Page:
— Julia Bryan-Wilson 
Read the full essay

Greenham Common Peace Camp, 1987. Photograph by Jenny Goodall. Courtesy Shutterstock.com.

Greenham Common Peace Camp, 1987. Photograph by Jenny Goodall. Courtesy Shutterstock.com.

The Final Path of Feminye, 2020 (20-303)
Thirteen-color lithograph
Paper Size: 42 1/16 x 29 3/4 inches
Paper Type: Newsprint grey Somerset velvet
Collaborating Printer: Valpuri Remling and Alyssa Ebinger
Edition of 15

Who Killed Karen Silkwood?, 2020

“For the mixed-media print Who Killed Karen Silkwood?, 2020, Lesperance utilized some of the same matrices she deployed for Life but created a pared-down version whose muted grey colors provide the perfect foil for the printed woolen scarf folded across its surface and the pink handknit nipple pin fastened on its right side. The nipple, with its puckered fibers and evidently hand-wrought texture, highlights the surprisingly tactile nature of lithography, which historically has involved a bodily encounter with ink, paper, and stone. Drawing from the source imagery of a photograph from c. 1983-1985 in which a group of protestors, clad entirely in mourning black, demand accountability for the death of US laboratory technician, union leader, and nuclear safety activist Karen Silkwood, Lesperance has honed in on a detail that might otherwise go overlooked, which is the nipple attached to the central figure’s pants. This somewhat odd accessory distinctly genders the protest and underscores the stakes of Silkwood’s death: it declares that radioactive pollution, industrial contamination, and environmental despoliation are inextricably feminist concerns, and that Silkwood, as a mother, might have been especially concerned about these issues. The extraneous, detached nipple also functions—probably unintentionally—as a moment of almost surrealist or ghoulish humor within a scene otherwise marked by its almost oppressive seriousness.”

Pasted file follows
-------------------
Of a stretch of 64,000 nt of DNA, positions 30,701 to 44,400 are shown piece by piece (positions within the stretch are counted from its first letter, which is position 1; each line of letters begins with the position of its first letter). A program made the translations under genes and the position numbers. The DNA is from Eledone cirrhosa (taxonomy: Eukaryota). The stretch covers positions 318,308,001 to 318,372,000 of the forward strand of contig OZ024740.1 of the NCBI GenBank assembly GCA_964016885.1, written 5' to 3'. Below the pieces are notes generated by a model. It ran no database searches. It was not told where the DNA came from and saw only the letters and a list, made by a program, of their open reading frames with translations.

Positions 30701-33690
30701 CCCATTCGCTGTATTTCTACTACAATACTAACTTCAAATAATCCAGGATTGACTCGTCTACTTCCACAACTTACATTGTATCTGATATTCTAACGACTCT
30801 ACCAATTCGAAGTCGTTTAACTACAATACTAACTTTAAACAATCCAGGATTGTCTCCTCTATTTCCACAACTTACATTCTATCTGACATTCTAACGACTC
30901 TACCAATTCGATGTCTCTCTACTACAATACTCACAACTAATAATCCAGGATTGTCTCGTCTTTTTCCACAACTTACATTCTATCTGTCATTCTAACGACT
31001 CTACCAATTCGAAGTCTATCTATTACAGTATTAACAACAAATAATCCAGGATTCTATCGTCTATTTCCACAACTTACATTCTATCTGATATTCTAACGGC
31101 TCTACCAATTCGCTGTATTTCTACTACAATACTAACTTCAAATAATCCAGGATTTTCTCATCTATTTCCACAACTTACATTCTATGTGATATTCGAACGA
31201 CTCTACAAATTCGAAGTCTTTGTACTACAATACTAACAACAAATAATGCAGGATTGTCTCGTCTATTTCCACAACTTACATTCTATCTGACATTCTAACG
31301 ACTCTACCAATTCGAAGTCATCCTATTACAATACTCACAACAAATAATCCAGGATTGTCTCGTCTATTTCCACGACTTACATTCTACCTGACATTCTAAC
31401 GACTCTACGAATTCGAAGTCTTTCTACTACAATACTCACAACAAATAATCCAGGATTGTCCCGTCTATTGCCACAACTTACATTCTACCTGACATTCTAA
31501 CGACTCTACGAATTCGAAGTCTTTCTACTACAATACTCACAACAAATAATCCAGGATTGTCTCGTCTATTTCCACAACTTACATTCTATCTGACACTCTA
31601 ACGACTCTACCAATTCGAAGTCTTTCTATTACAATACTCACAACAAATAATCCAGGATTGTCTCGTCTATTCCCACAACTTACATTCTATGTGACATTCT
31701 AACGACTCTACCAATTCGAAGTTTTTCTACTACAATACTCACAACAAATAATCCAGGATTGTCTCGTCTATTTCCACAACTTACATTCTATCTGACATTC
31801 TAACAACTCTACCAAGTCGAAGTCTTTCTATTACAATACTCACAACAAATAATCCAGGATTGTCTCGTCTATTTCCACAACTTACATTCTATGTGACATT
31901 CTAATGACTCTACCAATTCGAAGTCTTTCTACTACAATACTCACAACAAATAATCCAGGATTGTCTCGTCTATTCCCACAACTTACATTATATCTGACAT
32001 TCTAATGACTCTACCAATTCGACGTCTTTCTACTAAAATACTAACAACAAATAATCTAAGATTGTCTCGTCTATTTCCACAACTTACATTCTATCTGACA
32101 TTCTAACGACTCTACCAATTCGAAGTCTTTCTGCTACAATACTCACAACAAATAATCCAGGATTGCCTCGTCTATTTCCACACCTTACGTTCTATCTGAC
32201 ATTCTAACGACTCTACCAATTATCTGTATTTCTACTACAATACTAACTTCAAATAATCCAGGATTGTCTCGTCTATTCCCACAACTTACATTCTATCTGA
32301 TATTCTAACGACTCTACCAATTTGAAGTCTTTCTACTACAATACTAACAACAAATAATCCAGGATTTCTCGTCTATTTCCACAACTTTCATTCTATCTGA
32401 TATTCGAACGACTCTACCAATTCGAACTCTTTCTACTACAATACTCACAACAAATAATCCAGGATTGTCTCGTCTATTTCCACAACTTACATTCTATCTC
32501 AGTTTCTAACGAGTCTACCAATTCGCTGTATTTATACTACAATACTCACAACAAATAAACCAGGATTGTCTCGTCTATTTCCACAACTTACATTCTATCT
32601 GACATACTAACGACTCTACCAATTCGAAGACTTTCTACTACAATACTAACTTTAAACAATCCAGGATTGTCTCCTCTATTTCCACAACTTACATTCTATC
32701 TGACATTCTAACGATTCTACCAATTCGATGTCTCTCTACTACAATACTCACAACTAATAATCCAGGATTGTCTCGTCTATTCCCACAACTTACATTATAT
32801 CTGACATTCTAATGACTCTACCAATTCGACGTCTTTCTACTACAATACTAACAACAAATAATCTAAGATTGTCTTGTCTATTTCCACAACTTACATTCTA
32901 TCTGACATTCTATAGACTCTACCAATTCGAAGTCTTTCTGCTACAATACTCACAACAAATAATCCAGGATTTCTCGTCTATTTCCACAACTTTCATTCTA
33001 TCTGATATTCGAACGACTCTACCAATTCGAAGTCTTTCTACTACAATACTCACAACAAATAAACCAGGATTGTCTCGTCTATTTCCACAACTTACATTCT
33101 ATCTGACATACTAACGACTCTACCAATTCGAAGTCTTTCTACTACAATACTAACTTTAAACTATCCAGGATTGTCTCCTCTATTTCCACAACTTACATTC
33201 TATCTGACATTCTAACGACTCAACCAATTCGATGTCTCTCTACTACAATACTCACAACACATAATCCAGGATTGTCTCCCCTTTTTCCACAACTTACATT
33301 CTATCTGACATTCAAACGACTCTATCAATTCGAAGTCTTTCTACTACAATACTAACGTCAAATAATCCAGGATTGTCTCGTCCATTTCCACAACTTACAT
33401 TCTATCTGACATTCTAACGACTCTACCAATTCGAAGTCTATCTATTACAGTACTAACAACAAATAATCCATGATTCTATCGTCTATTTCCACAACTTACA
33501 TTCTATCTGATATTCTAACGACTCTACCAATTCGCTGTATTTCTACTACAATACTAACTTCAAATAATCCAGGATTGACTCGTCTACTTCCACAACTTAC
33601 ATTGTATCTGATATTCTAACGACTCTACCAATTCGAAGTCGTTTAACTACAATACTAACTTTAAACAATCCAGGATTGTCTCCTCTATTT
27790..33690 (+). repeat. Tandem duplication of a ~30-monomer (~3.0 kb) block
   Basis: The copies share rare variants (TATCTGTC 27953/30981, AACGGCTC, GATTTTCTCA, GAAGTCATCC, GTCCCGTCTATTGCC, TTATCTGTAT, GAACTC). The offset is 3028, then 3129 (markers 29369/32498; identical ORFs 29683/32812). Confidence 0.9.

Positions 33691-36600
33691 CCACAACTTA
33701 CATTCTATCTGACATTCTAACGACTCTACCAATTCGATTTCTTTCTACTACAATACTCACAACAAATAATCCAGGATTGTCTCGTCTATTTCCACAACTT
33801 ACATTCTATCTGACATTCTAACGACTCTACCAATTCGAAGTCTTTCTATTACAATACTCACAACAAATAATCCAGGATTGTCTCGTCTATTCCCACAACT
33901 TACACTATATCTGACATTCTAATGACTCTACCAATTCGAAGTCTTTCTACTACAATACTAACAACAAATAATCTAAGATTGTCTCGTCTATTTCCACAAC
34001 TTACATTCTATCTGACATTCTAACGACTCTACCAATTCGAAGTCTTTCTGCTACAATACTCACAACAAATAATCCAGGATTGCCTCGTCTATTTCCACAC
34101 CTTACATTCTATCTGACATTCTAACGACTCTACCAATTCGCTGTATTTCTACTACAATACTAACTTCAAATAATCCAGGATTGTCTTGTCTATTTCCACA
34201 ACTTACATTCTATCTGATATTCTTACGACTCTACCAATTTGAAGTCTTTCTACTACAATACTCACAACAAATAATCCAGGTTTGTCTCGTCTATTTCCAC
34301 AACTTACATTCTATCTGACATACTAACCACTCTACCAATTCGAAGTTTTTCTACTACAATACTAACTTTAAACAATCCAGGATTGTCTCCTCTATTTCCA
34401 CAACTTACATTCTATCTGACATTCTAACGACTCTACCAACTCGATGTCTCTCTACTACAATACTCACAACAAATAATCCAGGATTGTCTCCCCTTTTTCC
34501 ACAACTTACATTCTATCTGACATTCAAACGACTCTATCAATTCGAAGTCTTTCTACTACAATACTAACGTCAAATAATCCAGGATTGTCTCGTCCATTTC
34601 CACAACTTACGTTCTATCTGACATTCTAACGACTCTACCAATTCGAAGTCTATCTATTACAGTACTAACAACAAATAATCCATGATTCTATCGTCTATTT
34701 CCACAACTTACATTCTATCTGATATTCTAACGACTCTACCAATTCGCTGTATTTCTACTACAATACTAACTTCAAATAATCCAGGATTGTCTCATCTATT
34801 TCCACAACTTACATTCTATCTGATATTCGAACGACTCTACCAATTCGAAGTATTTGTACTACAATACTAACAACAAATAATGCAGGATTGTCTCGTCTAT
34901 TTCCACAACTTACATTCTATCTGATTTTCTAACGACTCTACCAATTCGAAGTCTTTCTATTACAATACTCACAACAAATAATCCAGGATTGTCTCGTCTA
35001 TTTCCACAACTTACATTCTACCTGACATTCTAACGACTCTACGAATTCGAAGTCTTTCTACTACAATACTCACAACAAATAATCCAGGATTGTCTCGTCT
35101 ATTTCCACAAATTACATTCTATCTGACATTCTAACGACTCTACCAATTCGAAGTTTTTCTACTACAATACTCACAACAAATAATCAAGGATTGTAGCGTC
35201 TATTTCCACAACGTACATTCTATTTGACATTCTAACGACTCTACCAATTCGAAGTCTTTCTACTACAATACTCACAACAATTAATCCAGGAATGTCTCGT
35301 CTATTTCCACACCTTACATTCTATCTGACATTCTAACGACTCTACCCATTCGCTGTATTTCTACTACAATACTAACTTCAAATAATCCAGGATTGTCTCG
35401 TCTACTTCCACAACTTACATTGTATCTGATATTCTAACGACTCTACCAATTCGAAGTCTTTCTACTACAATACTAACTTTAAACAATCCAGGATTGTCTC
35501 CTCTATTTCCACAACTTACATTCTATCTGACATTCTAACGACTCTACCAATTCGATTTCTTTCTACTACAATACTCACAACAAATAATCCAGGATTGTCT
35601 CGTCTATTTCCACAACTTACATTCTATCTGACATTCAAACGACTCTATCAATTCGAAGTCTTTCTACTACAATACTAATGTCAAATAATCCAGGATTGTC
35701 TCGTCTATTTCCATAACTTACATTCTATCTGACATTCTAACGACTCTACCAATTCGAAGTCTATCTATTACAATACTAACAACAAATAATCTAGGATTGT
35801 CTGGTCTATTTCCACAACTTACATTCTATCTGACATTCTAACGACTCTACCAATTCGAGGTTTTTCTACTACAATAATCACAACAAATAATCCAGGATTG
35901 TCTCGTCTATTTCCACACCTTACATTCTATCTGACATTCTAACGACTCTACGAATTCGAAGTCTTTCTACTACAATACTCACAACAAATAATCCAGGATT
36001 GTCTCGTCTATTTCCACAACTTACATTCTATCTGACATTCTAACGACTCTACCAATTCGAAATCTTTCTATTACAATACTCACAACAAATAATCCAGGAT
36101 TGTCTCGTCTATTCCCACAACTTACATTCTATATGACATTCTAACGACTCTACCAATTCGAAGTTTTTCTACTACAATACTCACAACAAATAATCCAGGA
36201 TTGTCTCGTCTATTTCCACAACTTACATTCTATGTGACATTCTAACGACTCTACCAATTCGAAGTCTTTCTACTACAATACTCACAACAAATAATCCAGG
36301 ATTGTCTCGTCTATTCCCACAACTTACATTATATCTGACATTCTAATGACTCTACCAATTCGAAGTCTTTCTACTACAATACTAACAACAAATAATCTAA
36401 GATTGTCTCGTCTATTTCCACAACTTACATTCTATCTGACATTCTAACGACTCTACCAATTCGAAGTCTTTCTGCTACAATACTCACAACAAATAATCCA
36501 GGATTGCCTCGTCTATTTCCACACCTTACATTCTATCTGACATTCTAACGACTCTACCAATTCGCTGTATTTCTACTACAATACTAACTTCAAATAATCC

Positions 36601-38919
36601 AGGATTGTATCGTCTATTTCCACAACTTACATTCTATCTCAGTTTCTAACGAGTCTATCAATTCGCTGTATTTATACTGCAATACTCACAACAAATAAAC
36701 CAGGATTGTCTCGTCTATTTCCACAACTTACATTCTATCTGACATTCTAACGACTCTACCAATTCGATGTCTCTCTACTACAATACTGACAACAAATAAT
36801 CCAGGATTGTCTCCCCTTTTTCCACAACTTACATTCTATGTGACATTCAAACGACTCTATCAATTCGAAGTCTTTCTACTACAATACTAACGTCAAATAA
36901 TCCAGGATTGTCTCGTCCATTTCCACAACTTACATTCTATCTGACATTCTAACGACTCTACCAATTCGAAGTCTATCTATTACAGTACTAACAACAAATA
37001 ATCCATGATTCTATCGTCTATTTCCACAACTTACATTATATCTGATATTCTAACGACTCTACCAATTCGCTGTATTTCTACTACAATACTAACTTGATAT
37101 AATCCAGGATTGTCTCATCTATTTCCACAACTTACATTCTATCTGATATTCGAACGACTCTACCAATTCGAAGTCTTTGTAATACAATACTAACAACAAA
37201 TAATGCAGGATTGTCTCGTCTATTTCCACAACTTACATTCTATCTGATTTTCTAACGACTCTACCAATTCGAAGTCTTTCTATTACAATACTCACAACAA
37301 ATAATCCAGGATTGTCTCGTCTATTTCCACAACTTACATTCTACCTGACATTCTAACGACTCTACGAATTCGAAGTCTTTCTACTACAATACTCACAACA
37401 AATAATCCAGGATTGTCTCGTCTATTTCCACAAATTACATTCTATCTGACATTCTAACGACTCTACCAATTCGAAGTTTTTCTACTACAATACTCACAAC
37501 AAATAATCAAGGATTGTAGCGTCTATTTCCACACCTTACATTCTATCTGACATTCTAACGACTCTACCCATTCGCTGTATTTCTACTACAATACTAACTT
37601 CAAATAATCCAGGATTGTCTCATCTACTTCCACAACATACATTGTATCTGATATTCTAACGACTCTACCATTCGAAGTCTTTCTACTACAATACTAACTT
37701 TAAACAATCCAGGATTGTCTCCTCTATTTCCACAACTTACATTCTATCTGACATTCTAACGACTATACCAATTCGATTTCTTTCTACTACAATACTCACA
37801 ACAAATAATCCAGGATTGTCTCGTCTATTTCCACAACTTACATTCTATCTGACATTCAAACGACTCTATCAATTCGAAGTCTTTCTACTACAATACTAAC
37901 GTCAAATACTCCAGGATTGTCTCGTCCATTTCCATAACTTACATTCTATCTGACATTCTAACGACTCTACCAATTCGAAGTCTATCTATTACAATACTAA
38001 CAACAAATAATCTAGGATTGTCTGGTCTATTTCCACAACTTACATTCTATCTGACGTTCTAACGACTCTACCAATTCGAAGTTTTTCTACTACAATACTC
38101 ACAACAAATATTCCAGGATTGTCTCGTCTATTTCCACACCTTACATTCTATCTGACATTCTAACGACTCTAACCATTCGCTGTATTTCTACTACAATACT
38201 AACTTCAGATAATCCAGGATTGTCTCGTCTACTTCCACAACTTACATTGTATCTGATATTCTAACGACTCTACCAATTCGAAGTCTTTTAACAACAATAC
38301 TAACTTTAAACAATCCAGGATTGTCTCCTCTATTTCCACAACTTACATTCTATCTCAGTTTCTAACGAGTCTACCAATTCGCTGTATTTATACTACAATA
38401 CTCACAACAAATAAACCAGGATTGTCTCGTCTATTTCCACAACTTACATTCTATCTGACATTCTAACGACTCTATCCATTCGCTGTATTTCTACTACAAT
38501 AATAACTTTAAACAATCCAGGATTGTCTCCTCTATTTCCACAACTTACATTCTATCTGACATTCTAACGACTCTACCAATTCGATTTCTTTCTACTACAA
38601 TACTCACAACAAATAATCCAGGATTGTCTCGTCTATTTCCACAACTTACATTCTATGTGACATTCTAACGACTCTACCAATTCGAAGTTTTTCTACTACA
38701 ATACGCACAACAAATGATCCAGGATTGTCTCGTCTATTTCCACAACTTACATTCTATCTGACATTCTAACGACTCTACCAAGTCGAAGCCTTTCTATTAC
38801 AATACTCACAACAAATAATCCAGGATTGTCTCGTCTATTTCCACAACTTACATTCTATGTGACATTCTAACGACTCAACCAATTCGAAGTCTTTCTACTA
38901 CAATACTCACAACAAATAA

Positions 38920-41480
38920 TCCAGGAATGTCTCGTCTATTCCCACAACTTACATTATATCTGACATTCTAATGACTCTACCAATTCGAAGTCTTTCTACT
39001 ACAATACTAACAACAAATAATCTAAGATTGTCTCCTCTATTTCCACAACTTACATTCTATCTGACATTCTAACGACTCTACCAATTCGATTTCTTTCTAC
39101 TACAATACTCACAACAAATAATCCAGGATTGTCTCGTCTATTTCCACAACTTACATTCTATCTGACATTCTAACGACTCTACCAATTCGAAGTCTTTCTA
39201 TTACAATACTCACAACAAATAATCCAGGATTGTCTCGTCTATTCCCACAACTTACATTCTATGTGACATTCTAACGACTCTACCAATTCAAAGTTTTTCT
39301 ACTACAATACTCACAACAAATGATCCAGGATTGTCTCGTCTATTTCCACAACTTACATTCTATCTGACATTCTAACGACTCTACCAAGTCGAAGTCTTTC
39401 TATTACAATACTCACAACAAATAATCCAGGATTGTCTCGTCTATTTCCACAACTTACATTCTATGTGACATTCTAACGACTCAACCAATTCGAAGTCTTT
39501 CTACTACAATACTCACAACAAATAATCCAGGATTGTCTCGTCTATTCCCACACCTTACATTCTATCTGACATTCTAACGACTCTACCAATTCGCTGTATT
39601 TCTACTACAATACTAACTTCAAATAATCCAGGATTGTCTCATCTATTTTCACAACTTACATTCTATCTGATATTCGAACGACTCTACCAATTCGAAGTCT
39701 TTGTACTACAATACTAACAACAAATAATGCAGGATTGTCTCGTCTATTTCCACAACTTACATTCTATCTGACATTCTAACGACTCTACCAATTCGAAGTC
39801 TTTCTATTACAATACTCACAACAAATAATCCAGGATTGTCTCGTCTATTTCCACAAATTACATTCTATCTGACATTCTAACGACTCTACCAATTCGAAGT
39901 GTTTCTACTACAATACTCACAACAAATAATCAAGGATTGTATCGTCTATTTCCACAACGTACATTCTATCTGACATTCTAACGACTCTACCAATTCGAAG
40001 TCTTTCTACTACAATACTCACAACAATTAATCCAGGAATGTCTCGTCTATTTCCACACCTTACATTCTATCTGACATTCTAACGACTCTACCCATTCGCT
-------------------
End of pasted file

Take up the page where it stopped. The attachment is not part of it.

— Julia Bryan-Wilson 
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Screen Shot of protesters

Who Killed Karen Silkwood? Feminist Archive South in Bristol, UK: periodical and photographer are unknown.

Who Killed Karen Silkwood?, 2020 (20-301)
Three-color lithograph with chine collé and hand-knitted element
Paper Size: 42 7/8 x 29 3/8 inches
Paper Type: Mulberry and Thai Kozo, tan Rives BFK
Collaborating Printers: Valpuri Remling and Alyssa Ebinger
Edition of 15